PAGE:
The Association of Legal Writing Directors is a nonprofit professional association of directors of legal reasoning, research, writing, analysis and advocacy programs from law schools throughout the United States. In addition to helpful resources such as the ALWD Guide to Legal Citation and Legal Communication & Rhetoric, a peer-edited journal dedicated to the substance and practice of professional legal writing, the ALWD also provides information on upper-level writing requirements at numerous U.S. law schools.
LawProse claims to be “America’s foremost provider of [Continuing Legal Education] training in legal writing, editing and drafting.” Its blog has hundreds of posts covering a wide range of topics designed to improve legal communications.
The Legal Writing Institute (LWI) is a nonprofit organization dedicated to “improving legal communication by supporting the development of teaching and scholarly resources and establishing forums to discuss the study, teaching and practice of professional legal writing.”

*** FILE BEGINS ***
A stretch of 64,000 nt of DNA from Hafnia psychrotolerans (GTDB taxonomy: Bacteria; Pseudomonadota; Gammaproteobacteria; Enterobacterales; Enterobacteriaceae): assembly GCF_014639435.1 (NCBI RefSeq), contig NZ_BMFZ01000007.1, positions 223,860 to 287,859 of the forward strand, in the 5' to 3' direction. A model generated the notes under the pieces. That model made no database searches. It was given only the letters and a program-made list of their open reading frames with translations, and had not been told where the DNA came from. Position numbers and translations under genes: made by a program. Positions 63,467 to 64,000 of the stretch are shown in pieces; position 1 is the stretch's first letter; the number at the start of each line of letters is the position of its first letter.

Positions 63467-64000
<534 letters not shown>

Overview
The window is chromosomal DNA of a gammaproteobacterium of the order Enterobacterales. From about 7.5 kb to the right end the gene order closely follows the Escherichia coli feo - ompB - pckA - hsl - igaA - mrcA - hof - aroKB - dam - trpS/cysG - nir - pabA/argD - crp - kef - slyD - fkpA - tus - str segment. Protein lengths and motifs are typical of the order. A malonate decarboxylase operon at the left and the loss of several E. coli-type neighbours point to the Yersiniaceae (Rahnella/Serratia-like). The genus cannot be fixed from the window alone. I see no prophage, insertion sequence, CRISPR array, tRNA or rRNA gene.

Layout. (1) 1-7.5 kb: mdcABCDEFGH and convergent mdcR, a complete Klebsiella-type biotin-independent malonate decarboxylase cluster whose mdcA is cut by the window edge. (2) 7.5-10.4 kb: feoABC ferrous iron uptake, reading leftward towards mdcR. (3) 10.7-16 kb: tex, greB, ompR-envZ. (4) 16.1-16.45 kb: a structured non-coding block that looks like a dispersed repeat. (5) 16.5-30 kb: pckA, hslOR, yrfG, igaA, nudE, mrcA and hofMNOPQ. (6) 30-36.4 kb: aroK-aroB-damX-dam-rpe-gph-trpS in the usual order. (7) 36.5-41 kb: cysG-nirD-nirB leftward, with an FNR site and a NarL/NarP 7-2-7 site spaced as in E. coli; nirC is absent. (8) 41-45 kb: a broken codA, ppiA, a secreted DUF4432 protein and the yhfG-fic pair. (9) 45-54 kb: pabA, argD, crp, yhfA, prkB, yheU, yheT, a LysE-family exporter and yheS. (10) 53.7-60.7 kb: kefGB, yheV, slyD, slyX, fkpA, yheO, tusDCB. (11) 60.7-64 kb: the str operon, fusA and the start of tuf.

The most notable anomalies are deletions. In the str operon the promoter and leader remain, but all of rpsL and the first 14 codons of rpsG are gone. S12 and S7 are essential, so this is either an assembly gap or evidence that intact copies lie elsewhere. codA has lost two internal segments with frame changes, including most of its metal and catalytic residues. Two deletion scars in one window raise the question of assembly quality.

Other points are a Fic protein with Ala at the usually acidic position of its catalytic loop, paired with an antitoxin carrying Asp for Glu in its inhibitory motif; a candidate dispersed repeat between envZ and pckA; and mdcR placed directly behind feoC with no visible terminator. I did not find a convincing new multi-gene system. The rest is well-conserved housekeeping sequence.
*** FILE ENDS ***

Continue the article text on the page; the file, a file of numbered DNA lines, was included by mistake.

Ross Guberman is the author of Point Made: How To Write Like the Nation’s Top Advocates and Point Taken: How To Write Like the World’s Greatest Judges and was the 2016 recipient of the Legal Writing Institute’s Golden Pen award for making “an extraordinary contribution to the cause of good legal writing.” His blog, Legal Writing Pro, is full of insights, tips and resources for lawyers and non-lawyers alike who want to improve their written communication.
Scribes (the American Society of Legal Writers) is a national organization of legal writers. Members include practicing lawyers, state and federal judges, law-school deans and professors, and legal editors. Scribes hosts annual Continuing Legal Education (CLE) seminars, publishes The Scribes Journal of Legal Writing and offers tips on legal research, writing and grammar.